We use cookies to provide some features and experiences in QOSHE

More information  .  Close
Aa Aa Aa
- A +

Any dialogue on Kashmir?

37 0 0

During his visit, the president-elect of the United Nations’ General Assembly said `India-Pakistan should resolve Kashmir mutually, will assist only if asked’. Earlier, the International Crisis Group, and United State’s Institute of Peace (USIP) stressed need for a dialogue to resolve the Kashmir dispute.

Despite India’s cartographic annexation of Jammu and Kashmir, the state remains a disputed territory, a veritable nuclear flashpoint. The Kashmir dispute as also Siachin Glacier and Sir Creek remained unresolved owing to India’s obduracy. The USIP recommended Parvez Musharraf’s formula to break ice. This formula should have been palatable to India, being a plagiarism of former Indian foreign-secretary Jagat S. Mehta’s formula. Maybe, But, India rejected it.

History tells when negotiations stall, war results. After the war, most warriors realise that it was avoidable. India could learn this bitter reality from Europe that has been in throes of war or at daggers drawn for so long. India is reluctant to talk to Pakistan eyeball-to-eyeball. Nor is it amenable to third-party mediation. What do India’s own foreign secretaries call for?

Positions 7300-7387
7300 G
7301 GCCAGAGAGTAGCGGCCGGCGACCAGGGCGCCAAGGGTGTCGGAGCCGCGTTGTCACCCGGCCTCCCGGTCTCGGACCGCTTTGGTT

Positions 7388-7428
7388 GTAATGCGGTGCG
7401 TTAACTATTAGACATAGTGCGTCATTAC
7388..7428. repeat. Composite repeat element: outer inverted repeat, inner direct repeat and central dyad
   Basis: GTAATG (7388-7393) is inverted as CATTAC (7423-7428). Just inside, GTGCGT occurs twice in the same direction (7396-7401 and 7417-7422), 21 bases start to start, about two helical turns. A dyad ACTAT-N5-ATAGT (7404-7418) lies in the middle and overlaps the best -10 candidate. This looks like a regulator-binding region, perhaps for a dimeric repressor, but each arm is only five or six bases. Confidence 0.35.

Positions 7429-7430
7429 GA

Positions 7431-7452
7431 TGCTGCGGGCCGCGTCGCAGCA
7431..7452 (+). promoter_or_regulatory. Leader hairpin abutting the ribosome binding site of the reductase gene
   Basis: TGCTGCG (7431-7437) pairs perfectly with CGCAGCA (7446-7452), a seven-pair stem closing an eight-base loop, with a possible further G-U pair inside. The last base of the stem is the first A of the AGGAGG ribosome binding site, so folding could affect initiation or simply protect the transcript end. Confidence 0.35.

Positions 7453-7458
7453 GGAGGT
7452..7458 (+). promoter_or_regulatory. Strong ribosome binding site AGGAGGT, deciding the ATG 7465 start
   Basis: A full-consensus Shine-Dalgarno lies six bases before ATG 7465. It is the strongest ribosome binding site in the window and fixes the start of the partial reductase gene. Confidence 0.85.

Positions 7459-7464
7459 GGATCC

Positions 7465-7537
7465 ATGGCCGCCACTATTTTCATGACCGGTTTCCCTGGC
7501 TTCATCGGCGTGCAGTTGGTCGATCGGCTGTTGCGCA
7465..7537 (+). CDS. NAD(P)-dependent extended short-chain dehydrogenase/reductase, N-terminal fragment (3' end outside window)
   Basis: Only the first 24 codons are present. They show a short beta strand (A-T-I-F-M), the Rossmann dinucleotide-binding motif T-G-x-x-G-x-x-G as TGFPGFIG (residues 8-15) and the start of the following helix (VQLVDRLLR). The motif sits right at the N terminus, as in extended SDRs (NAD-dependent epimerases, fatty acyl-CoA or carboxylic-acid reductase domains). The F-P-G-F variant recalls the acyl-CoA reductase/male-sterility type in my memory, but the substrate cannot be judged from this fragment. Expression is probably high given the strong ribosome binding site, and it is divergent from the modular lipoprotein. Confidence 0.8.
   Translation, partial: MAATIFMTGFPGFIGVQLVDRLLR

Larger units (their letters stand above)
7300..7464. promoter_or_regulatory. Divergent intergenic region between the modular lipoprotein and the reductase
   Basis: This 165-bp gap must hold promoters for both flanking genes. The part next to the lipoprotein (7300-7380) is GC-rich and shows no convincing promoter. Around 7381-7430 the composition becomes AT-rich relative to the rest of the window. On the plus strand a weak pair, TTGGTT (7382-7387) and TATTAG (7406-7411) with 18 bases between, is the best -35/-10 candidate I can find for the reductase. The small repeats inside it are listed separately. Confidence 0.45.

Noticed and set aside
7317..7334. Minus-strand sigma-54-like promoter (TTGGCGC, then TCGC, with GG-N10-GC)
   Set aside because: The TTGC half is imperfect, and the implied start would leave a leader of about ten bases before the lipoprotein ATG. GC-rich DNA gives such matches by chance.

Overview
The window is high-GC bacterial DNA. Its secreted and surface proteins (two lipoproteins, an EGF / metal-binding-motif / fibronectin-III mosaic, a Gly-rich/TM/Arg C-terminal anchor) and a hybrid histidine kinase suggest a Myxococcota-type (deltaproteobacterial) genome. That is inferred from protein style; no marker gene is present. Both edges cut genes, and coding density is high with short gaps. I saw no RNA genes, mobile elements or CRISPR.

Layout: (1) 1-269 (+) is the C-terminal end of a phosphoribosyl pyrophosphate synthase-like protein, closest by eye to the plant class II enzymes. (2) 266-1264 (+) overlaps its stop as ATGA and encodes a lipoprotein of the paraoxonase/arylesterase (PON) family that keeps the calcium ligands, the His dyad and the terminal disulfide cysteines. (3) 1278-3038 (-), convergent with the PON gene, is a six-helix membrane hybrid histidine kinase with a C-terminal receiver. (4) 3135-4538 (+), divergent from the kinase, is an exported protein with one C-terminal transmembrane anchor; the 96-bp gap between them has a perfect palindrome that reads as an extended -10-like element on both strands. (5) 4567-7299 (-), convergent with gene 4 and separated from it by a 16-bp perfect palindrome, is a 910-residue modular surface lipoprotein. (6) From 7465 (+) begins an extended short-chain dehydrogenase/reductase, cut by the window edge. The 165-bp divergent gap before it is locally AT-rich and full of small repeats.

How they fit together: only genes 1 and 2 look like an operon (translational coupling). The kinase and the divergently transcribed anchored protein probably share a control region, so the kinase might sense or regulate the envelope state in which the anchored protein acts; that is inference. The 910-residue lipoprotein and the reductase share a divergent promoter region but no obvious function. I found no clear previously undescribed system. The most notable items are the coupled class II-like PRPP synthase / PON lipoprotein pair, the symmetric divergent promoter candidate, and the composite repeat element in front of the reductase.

Read More: Is Pakistan’s political map of disputed Jammu and Kashmir really an “absurdity”?

Foreign secretary Jagat S. Mehta

Mehta understood India’s abhorrence to word ‘plebiscite’. So he presented some proposals to serve as requirements for evolving a solution after a period of ten years.

His proposals are contained in his article “Resolving Kashmir in the International Context of the 1990s” Some points of his quasi-solution are: (a) Pacification of the valley until a political solution is reached. (b) Conversion of the Loc into “a soft border permitting free movement and facilitating free exchanges…” (c) Immediate demilitarization of the Loc to a depth of five to ten miles with agreed methods of verifying compliance. (d) Final settlement of the dispute between India and Pakistan can be suspended (kept in a “cold freeze”) for an agreed period.

Voracious readers may refer for detail to Robert G Wirsing, India, Pakistan and the Kashmir Dispute (1994, St Martin’s Press, New York pp. 225-228).

Read More: India’s claims on Kashmir rest on a dubious legal instrument

Shyam Saran

India’s former foreign secretary Shyam Saran, in his........

© Global Village Space

Get it on Google Play